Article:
Hayaat, as a young but determined teenager, centres the story, after introducing her family situation and daily events – which can include curfews, rationing and disruptions to normal routines. As her grandmother, Sitti Zeynab  is ailing/dying, she longs for the homeland she knew – before her family was dispossessed and moved to a foreign place. Hayaat commits to bringing to her grandmother, soil from her homeland. While this homeland is physically only a short distance  away, there are many barriers to Hayaat’s mission due to political restraints. But she goes nonetheless, with her Christian friend, Samy, in tow.

To the average Australian teenager such a journey may seem incomprehensible, given the political situation, but with the humour and the silly optimism of Hayaat, Samy and their various encounters, there is much to be considered. And it provides an insight into life in Israeli-occupied Jerusalem – life in ‘an open-air prison’.

As an ‘Australian-born-Muslim-Palestinian-Egyptian’, Randa Abdel-Fattah lives in many worlds. She has always been passionate about Palestinian human rights campaigns due to her heritage. Her work as a lawyer is intricately combined with her authorship, and she is often called upon to talk about all of these things. A visit to father’s birthplace, Palestine, in 2000 inspired this book, as the tale of her grandmother’s own dispossession became clearer to her.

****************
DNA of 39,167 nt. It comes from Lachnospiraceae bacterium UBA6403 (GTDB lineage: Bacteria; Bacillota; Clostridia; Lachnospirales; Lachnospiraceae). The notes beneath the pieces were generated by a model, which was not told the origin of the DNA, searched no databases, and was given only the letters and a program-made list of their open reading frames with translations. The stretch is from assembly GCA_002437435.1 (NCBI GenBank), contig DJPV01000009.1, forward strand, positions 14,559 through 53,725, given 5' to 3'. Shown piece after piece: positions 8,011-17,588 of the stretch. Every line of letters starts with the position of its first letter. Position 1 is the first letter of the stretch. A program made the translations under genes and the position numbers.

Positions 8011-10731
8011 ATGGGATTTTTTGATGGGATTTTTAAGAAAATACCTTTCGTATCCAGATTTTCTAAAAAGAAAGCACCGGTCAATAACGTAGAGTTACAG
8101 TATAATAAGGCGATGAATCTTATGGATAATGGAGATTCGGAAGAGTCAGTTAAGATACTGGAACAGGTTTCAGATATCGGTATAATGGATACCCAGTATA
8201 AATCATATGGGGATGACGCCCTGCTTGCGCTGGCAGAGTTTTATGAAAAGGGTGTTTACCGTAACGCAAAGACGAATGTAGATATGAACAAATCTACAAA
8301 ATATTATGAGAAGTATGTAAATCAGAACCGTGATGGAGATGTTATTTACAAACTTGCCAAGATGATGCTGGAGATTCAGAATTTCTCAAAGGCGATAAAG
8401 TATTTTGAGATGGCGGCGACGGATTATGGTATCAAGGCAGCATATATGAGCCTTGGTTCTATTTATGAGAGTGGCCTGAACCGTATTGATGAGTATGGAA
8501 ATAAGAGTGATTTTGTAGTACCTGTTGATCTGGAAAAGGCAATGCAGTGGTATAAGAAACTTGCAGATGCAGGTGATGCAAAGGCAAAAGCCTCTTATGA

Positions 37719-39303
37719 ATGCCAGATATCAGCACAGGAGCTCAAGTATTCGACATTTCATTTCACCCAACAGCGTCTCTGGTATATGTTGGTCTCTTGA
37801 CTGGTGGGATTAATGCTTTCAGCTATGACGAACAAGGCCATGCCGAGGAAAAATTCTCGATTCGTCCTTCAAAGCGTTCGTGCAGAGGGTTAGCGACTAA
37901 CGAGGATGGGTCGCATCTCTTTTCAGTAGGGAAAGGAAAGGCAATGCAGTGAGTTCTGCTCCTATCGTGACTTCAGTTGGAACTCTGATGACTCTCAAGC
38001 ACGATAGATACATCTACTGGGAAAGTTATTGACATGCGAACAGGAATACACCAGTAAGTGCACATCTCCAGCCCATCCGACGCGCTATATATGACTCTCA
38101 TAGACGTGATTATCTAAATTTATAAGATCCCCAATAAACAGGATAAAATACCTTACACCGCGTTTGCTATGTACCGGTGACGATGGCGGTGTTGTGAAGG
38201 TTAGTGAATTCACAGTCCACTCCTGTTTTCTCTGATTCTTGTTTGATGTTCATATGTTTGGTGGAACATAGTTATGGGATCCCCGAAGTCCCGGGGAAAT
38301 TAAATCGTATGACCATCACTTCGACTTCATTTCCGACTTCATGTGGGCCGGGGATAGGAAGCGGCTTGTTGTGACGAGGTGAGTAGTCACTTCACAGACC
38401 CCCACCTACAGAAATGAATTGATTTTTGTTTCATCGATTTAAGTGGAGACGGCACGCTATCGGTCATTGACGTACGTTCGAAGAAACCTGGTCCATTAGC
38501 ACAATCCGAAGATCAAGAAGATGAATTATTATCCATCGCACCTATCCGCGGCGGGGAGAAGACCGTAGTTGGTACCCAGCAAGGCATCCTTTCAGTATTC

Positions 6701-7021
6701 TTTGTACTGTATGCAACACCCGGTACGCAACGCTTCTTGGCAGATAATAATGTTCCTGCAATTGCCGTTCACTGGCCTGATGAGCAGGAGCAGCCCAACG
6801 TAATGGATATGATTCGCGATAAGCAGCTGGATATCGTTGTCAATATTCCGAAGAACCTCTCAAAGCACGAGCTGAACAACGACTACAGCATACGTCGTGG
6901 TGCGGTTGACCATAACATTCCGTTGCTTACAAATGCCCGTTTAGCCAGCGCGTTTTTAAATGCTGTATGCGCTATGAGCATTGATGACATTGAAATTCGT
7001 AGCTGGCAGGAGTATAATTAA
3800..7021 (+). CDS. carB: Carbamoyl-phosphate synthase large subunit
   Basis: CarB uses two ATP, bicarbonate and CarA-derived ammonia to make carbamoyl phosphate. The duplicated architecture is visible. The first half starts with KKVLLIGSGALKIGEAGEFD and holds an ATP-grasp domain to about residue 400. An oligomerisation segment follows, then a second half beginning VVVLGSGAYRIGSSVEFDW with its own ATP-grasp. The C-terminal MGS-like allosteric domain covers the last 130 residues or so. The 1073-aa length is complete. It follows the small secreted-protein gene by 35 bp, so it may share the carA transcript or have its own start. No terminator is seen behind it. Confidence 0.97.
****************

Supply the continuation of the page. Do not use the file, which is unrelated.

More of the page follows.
There is lots to be learnt from this tale, as Randa grounds it in her in own life story. In her (first) book dedication, she states:

To my Grandmother Sitti Jamilah, who passed away on 24th April, 2008, aged 98. I had hoped that you would live to see this book and that you would be allowed to touch the soil of your homeland again. It is my consolation that you died surrounded by my father and family and friends who cherished you. May you rest in peace. And to my father-May you see a free Palestine in your lifetime.

While this indicates the heart with which Randa has written the book, it also gives hint to the urge she has to present realistic  reflection of life as a Muslim in the global  world today. One reviewer hoped that it would help young readers to:

‘grasp the seemingly endless turmoil of the occupied West Bank and Israel’ and ‘help adults grasp the ridiculous realities of insult constantly faced by residents of occupied Palestine’.  Naomi Shihab Nye, Wisdom and laughter in a child’s view of Palestine.The Electronic Intifada, 10 December 2008 Sourced from: http://electronicintifada.net/v2/article10011.shtml